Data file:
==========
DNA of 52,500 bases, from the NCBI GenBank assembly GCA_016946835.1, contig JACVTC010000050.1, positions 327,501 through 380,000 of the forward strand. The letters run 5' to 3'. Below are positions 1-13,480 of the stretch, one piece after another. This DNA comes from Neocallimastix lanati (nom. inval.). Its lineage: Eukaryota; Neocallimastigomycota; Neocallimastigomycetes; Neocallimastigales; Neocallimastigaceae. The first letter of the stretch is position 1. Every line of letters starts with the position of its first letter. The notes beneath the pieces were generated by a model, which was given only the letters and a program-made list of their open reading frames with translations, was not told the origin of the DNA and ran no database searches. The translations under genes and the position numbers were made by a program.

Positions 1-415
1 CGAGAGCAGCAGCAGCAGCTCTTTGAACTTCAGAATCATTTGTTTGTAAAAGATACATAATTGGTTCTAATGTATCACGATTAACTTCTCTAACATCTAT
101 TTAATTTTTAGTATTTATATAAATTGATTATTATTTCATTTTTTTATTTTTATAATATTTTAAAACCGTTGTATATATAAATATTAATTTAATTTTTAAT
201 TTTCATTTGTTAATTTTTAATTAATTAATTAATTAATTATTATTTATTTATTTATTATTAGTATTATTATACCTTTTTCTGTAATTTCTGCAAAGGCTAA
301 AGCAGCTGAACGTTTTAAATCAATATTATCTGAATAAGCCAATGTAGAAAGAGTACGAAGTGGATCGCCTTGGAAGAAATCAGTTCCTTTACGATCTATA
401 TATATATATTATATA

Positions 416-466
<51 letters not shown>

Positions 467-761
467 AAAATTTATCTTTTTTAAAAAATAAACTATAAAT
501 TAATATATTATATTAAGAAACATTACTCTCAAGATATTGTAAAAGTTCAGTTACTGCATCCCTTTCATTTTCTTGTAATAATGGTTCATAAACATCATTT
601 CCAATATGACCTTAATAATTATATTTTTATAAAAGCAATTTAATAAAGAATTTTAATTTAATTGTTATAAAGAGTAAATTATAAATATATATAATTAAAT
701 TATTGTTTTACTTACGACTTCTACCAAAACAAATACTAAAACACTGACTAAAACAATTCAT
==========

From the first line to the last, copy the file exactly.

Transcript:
DNA of 52,500 bases, from the NCBI GenBank assembly GCA_016946835.1, contig JACVTC010000050.1, positions 327,501 through 380,000 of the forward strand. The letters run 5' to 3'. Below are positions 1-13,480 of the stretch, one piece after another. This DNA comes from Neocallimastix lanati (nom. inval.). Its lineage: Eukaryota; Neocallimastigomycota; Neocallimastigomycetes; Neocallimastigales; Neocallimastigaceae. The first letter of the stretch is position 1. Every line of letters starts with the position of its first letter. The notes beneath the pieces were generated by a model, which was given only the letters and a program-made list of their open reading frames with translations, was not told the origin of the DNA and ran no database searches. The translations under genes and the position numbers were made by a program.

Positions 1-415
1 CGAGAGCAGCAGCAGCAGCTCTTTGAACTTCAGAATCATTTGTTTGTAAAAGATACATAATTGGTTCTAATGTATCACGATTAACTTCTCTAACATCTAT
101 TTAATTTTTAGTATTTATATAAATTGATTATTATTTCATTTTTTTATTTTTATAATATTTTAAAACCGTTGTATATATAAATATTAATTTAATTTTTAAT
201 TTTCATTTGTTAATTTTTAATTAATTAATTAATTAATTATTATTTATTTATTTATTATTAGTATTATTATACCTTTTTCTGTAATTTCTGCAAAGGCTAA
301 AGCAGCTGAACGTTTTAAATCAATATTATCTGAATAAGCCAATGTAGAAAGAGTACGAAGTGGATCGCCTTGGAAGAAATCAGTTCCTTTACGATCTATA
401 TATATATATTATATA

Positions 416-466
<51 letters not shown>

Positions 467-761
467 AAAATTTATCTTTTTTAAAAAATAAACTATAAAT
501 TAATATATTATATTAAGAAACATTACTCTCAAGATATTGTAAAAGTTCAGTTACTGCATCCCTTTCATTTTCTTGTAATAATGGTTCATAAACATCATTT
601 CCAATATGACCTTAATAATTATATTTTTATAAAAGCAATTTAATAAAGAATTTTAATTTAATTGTTATAAAGAGTAAATTATAAATATATATAATTAAAT
701 TATTGTTTTACTTACGACTTCTACCAAAACAAATACTAAAACACTGACTAAAACAATTCAT